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The Ecological Heart of Teaching

Radical Tales of Refuge and Renewal for Classrooms and Communities


Edited By Jackie Seidel and David W. Jardine

The Ecological Heart of Teaching is a collection of writings by teachers about their life in classrooms. Reflecting over three years of collective work, it illustrates how teachers, parents, and students can avoid some of the distractions and panic endemic to many schools, allowing them to focus thoughtfully on rigorous, beautiful work. It draws on ecological thinking, Buddhism, and hermeneutics to provide deeper, richer, and more abundant sources for teaching, thinking, and practice, and shows how these three lineages provide keys to decode the current malaise that surrounds schooling. The book will be valuable to beginning and experienced teachers and administrators, as well as to parents and anyone involved in stepping away from the exhausting industrial images and ideas that have turned schooling into an ecological and intellectual disaster. For those interested in interpretive research and life-writing, the book provides a wide array of examples; it is a valuable resource for undergraduate classes in curriculum and teaching, as well as graduate research methods courses interested in new forms of thinking and writing.
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Chapter Forty-Seven: “I Love the Terror in a Mother’s Heart”


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“I Love THE Terror IN A Mother’s Heart”


The Introduction to Pedagogy Left in Peace (Jardine, 2012) sketches out the threat-mechanism that causes us to entrench into the tried and true in order to protect ourselves and our kin. “Time Is [Not] Always Running Out” (Jardine, 2013b) makes links between industrial assembly, efficiency, and the sways of the market economy, and how such mechanisms create, rely on and maintain a low-level panic in order to sustain themselves. It traces, then, how this “cult of efficiency” (Callahan, 1964) took over the imagination and practices of education and led to the rendering of the living disciplines of knowledge into things akin to industrial objects to be efficiently assembled. This promise of efficiency then dovetailed with the never-fully-fulfilled promise of market logic—once efficiency movements in industry reach a certain threshold in their satiation of market demands, market demands themselves became the topic of psychological manipulation to increase demand (see, e.g., Leach, 1994). In both of these texts, there were only hints at the issue of the deliberate manipulation of fear and dissatisfaction that might inform educational practices. I always tended to pull back for fear of exaggeration and distortion. I have also always warned new teachers that they are easy prey for the predatory practices of publishing companies and their promises to relieve their anxieties.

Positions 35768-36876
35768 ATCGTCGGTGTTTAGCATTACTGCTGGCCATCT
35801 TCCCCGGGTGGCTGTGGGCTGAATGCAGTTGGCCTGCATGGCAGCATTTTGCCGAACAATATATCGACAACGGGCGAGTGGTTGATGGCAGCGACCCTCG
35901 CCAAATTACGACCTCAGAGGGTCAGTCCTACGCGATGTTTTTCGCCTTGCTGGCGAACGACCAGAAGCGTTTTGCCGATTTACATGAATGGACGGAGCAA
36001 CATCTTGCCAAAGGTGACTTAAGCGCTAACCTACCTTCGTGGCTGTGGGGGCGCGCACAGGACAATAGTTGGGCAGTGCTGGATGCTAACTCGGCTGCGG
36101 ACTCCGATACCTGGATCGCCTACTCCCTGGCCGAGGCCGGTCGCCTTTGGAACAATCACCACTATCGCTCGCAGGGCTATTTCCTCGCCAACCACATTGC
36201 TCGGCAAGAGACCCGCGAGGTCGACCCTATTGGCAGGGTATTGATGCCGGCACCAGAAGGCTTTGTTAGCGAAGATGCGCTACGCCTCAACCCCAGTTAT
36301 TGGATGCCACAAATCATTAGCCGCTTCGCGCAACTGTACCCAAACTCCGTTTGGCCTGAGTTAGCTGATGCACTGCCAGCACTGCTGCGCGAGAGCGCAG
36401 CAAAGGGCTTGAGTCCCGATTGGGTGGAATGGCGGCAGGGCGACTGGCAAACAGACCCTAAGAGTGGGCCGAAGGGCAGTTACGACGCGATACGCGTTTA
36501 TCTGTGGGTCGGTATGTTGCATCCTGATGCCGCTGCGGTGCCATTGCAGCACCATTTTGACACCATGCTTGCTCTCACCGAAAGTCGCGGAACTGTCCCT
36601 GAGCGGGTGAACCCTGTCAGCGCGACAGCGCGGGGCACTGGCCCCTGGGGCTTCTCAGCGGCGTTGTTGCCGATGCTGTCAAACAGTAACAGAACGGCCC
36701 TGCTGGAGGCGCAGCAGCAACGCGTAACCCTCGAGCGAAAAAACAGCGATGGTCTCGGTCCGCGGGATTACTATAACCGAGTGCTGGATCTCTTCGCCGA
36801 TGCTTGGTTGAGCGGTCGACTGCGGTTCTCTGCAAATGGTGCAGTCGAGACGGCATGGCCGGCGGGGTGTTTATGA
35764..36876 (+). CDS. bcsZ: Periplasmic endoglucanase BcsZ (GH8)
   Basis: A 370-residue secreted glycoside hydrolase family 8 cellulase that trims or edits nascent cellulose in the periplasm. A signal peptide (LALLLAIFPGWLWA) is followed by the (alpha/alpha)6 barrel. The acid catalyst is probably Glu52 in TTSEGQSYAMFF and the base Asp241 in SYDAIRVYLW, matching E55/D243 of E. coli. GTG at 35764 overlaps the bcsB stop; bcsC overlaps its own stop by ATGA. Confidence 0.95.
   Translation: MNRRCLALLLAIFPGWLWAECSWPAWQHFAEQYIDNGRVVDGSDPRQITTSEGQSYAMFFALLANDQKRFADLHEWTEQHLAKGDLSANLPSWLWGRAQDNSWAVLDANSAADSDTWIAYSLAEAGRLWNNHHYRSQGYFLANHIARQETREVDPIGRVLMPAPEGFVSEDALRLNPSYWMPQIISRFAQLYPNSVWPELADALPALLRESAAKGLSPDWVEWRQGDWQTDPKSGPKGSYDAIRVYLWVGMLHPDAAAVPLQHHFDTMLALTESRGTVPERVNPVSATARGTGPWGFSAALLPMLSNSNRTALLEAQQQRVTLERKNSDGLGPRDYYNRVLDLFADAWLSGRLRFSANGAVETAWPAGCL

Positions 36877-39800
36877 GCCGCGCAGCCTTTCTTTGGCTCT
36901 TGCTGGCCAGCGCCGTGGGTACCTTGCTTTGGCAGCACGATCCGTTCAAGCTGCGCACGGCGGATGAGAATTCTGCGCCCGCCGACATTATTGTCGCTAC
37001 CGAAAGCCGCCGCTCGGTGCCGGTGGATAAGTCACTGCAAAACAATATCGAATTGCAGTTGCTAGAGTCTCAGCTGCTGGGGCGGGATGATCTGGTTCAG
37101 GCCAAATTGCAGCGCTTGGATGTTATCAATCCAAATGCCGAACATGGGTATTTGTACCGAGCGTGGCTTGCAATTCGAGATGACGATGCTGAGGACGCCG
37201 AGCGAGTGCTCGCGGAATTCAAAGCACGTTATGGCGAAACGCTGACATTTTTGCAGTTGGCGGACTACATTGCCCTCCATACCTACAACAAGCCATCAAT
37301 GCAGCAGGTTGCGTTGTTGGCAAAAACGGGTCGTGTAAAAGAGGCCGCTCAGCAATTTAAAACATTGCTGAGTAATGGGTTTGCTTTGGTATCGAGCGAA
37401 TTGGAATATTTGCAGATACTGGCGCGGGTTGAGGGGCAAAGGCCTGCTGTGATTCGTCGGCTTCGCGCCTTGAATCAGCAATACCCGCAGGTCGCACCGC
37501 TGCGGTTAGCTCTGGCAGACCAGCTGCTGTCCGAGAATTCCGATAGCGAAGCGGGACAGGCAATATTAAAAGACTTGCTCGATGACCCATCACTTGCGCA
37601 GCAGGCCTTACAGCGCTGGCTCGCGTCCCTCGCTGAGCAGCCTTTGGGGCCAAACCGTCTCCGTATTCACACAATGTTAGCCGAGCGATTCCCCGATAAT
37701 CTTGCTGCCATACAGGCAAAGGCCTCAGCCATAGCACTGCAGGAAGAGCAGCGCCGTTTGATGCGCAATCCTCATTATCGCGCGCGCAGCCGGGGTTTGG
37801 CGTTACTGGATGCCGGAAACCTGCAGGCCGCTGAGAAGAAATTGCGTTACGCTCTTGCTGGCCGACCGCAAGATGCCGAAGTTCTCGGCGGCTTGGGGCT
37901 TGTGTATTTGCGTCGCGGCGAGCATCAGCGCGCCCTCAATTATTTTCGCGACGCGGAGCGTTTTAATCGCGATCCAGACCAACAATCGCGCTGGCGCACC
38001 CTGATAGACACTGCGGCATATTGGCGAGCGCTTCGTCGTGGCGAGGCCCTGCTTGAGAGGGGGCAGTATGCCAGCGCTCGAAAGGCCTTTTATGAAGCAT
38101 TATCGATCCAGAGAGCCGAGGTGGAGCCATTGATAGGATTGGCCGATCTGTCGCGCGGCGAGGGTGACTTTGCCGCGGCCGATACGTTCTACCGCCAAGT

So, in this light, I now offer this, from...

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